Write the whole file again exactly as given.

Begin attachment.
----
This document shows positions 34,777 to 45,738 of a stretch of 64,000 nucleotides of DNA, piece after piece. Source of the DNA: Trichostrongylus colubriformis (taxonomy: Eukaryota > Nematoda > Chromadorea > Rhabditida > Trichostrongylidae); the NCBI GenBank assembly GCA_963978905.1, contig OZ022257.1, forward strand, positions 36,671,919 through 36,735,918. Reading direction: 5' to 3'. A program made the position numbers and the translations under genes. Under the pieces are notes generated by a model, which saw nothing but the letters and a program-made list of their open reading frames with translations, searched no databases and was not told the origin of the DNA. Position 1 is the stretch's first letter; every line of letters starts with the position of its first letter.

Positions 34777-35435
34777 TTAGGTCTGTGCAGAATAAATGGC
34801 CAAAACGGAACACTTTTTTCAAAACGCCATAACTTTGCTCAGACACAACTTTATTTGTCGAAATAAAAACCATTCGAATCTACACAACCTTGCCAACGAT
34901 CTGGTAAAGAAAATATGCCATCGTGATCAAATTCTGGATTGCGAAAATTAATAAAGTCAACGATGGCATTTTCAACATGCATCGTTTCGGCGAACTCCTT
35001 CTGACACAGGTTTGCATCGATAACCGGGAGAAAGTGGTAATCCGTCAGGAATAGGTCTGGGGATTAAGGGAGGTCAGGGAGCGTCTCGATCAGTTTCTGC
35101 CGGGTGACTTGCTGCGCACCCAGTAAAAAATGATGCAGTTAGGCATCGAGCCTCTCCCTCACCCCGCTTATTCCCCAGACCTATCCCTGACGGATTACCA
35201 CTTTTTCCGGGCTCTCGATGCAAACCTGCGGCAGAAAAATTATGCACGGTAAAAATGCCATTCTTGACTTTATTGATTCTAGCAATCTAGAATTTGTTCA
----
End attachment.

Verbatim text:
This document shows positions 34,777 to 45,738 of a stretch of 64,000 nucleotides of DNA, piece after piece. Source of the DNA: Trichostrongylus colubriformis (taxonomy: Eukaryota > Nematoda > Chromadorea > Rhabditida > Trichostrongylidae); the NCBI GenBank assembly GCA_963978905.1, contig OZ022257.1, forward strand, positions 36,671,919 through 36,735,918. Reading direction: 5' to 3'. A program made the position numbers and the translations under genes. Under the pieces are notes generated by a model, which saw nothing but the letters and a program-made list of their open reading frames with translations, searched no databases and was not told the origin of the DNA. Position 1 is the stretch's first letter; every line of letters starts with the position of its first letter.

Positions 34777-35435
34777 TTAGGTCTGTGCAGAATAAATGGC
34801 CAAAACGGAACACTTTTTTCAAAACGCCATAACTTTGCTCAGACACAACTTTATTTGTCGAAATAAAAACCATTCGAATCTACACAACCTTGCCAACGAT
34901 CTGGTAAAGAAAATATGCCATCGTGATCAAATTCTGGATTGCGAAAATTAATAAAGTCAACGATGGCATTTTCAACATGCATCGTTTCGGCGAACTCCTT
35001 CTGACACAGGTTTGCATCGATAACCGGGAGAAAGTGGTAATCCGTCAGGAATAGGTCTGGGGATTAAGGGAGGTCAGGGAGCGTCTCGATCAGTTTCTGC
35101 CGGGTGACTTGCTGCGCACCCAGTAAAAAATGATGCAGTTAGGCATCGAGCCTCTCCCTCACCCCGCTTATTCCCCAGACCTATCCCTGACGGATTACCA
35201 CTTTTTCCGGGCTCTCGATGCAAACCTGCGGCAGAAAAATTATGCACGGTAAAAATGCCATTCTTGACTTTATTGATTCTAGCAATCTAGAATTTGTTCA